Yarrow | photo by John Vettese for WXPN
The Key Studio Sessions: Yarrow
With all due respect to the bassists of the world, I respect the hell out of artists that don’t buy into rock and roll convention, that firmly jettison the four-stringed low end from their instrumental setup. When they do that and sound as thrilling as Philly’s Yarrow, all the better.
Fronted by some familiar punk scene faces — Christo Johnson of King Azaz, Meri Haines of Great Weights — the band takes the Sleater-Kinney guitar-guitar-drums power trio approach, but with the density and catharsis of Drive Like Jehu’s “Luau.” Or, as our Yoni Kroll put it when he named Yarrow one of his favorite new Philly bands last year, Yarrow feels like it’s “channeling Slint and Unwound but in a perfectly pissed off kind of way.” In short: it’s heavy stuff.
Ahead of their appearance this Saturday, May 25th at Break Free Fest — the third annual edition of the festival centering black and brown artists in punk and hardcore — Yarrow (rounded out by drummer Dani Elephant) came by WXPN studios to play an explosive set of songs from A Mild Circus, their February release on Get Better Records.
Going back to that Sleater-Kinney comparison — because one I heard it in their guitar work, I couldn’t un-hear it — consider the way the counterpoint guitar lines of Corin Tucker and Carrie Brownstein felt like they were two voices involved in intense conversation, two complimentary halves of the same story. Imagine that, but with an extra dose of despair: that’s Yarrow.
Thundering clouds of Haines’ guitar cry from your right headphone, while Johnson’s unsteadily teetering upper register guitar licks answer with a shriek in your left. As Johnson pummels complex chord progressions on the one side, Haines is leaning into a rapidly strummed noise solo, scraping strings and hammering the neck of her guitar. Watch that in action on this performance of “Sorrow” from the session.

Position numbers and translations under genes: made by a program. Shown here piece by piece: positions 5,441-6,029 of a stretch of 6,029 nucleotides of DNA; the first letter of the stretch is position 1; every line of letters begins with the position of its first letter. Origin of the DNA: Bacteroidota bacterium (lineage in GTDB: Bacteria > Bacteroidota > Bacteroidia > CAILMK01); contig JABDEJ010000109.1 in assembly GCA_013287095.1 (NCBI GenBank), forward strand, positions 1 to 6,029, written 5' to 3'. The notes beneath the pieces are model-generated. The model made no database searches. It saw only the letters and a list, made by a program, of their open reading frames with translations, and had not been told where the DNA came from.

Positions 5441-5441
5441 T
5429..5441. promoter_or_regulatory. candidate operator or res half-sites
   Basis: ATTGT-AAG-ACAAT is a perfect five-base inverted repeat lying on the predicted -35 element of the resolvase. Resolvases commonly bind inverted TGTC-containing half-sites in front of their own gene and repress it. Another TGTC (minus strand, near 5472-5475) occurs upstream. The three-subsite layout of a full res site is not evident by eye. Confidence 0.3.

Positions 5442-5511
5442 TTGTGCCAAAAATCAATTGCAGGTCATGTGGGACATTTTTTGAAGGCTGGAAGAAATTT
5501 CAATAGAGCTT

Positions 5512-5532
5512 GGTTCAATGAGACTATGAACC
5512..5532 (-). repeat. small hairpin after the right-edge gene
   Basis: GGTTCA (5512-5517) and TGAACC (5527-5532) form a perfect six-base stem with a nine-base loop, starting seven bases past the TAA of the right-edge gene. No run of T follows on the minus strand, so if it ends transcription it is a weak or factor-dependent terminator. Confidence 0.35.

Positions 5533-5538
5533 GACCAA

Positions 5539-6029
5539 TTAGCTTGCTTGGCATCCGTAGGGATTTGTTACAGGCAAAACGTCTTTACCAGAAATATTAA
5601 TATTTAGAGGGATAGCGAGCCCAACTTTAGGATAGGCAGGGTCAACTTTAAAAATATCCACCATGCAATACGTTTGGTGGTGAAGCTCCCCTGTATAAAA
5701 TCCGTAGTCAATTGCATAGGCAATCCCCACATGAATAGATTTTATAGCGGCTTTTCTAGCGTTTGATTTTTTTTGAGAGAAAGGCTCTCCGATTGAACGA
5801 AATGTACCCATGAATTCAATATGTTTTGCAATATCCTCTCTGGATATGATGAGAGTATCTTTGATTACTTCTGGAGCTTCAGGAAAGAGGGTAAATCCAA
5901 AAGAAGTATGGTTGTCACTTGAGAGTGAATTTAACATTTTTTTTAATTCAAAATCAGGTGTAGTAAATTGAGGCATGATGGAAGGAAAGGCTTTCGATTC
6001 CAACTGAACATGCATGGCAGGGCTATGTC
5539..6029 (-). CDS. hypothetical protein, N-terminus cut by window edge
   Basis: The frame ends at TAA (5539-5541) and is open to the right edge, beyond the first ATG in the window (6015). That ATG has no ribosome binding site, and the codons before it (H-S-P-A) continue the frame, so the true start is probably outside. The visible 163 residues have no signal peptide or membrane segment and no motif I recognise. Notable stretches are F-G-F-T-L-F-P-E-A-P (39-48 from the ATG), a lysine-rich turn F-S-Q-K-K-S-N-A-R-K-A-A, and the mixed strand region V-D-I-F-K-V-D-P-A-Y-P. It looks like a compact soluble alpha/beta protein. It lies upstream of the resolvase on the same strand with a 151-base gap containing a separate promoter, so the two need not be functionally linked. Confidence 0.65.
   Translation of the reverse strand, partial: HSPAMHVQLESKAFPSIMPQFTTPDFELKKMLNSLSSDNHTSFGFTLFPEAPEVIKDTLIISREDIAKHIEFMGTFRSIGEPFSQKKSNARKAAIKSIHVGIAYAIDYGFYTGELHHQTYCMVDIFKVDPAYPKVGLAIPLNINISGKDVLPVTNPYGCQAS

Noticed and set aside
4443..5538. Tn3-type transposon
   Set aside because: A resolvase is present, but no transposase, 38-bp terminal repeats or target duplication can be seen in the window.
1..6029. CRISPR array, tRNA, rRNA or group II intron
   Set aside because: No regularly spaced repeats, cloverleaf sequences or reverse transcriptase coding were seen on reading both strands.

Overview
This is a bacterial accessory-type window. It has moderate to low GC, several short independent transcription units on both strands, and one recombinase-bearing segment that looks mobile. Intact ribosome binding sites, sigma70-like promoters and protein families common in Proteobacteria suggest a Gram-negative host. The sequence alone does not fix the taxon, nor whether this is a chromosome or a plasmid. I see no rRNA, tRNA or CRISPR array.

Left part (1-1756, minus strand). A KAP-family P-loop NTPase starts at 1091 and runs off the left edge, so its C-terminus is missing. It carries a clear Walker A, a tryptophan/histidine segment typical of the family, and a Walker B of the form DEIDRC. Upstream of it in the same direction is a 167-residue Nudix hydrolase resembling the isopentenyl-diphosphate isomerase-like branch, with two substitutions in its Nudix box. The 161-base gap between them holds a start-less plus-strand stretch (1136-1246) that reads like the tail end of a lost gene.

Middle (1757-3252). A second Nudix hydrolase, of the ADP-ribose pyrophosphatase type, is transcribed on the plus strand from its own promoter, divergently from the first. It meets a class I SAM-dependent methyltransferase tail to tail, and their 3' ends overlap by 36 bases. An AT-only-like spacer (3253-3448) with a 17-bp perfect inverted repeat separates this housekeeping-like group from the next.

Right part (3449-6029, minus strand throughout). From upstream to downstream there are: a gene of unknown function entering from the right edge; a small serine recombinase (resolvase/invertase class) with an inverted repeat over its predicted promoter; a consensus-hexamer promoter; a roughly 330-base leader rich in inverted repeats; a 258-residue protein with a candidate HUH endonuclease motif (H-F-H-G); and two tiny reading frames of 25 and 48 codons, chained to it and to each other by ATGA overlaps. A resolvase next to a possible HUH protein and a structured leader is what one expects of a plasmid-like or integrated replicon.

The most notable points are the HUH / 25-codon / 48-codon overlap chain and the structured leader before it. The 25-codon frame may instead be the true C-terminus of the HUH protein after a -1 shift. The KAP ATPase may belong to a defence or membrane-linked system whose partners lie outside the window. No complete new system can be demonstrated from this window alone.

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It’s a visceral sonic representation of Johnson’s lyrics that are frank, and frustrated. “Rescind” is a reaction to both white privilege and white fragility: “What I want from you is an apology / What you want from me is for me not to breathe.” In “Tambourine,” they sing about the suffocating anxiety of living in a world filled with rejection and self-doubt: “I’m so sick of feeling stuck / I’m so sick of waking up.” Other moments take those frustrations and transform them, like “Shyless” where Johnson sings of becoming the best version of themself.
The words are loud, but the guitars are loudest, and Johnson told New Noise that the compositions are what makes them the most proud of Yarrow. “Meri and I have very different styles of playing guitar, but I like how much they interplay and how much they work with each other. I love making weird, good-sounding music, and I wanna keep doing that.”
Listen to Yarrow’s full Key Studio Session below, and see them this Saturday at The Rotunda in West Philly for Break Free Fest. Tickets and more information can be found here.